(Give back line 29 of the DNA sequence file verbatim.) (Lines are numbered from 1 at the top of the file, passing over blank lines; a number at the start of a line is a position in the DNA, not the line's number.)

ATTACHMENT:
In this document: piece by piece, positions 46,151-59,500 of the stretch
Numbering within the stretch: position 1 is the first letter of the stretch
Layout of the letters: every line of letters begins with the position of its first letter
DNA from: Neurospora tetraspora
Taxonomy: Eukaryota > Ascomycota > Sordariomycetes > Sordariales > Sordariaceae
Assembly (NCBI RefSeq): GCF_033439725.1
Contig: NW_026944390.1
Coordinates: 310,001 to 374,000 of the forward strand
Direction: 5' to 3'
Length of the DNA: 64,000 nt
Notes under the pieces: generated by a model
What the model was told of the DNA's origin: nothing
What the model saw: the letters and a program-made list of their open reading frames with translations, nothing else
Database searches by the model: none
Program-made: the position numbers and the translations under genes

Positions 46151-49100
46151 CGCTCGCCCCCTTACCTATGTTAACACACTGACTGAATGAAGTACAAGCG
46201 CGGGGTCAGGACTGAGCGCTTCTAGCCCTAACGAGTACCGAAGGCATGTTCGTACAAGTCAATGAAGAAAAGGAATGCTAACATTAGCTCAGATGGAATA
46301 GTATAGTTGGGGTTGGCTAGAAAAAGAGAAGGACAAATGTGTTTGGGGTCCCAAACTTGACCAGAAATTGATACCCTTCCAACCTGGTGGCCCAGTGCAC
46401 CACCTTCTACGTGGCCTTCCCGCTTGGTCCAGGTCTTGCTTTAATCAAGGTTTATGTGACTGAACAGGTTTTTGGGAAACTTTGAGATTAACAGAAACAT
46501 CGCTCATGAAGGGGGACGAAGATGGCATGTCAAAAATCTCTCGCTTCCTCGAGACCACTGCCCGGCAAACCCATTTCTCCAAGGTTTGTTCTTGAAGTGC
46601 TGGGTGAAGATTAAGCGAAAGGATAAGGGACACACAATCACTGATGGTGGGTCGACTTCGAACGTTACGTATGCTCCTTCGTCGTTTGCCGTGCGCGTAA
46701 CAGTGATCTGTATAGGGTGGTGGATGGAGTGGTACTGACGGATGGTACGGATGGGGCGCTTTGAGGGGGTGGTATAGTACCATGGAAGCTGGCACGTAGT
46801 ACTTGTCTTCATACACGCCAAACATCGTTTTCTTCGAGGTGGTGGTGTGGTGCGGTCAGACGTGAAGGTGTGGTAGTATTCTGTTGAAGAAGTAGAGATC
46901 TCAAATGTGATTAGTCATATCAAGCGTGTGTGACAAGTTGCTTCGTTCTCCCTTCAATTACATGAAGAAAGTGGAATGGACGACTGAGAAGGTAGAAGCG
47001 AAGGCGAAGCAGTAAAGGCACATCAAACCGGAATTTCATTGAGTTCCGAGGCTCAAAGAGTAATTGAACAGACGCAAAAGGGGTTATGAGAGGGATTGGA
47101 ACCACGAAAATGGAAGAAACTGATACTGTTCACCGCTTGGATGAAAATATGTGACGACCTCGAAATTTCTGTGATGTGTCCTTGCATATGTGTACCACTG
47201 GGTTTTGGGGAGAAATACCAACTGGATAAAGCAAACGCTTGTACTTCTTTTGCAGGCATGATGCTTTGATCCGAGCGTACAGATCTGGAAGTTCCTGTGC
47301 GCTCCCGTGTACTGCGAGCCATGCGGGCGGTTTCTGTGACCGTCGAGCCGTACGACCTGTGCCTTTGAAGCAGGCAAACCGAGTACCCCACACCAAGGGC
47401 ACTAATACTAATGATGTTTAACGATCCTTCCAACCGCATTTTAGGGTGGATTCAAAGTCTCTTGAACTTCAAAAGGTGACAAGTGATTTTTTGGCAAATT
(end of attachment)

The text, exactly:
47301 GCTCCCGTGTACTGCGAGCCATGCGGGCGGTTTCTGTGACCGTCGAGCCGTACGACCTGTGCCTTTGAAGCAGGCAAACCGAGTACCCCACACCAAGGGC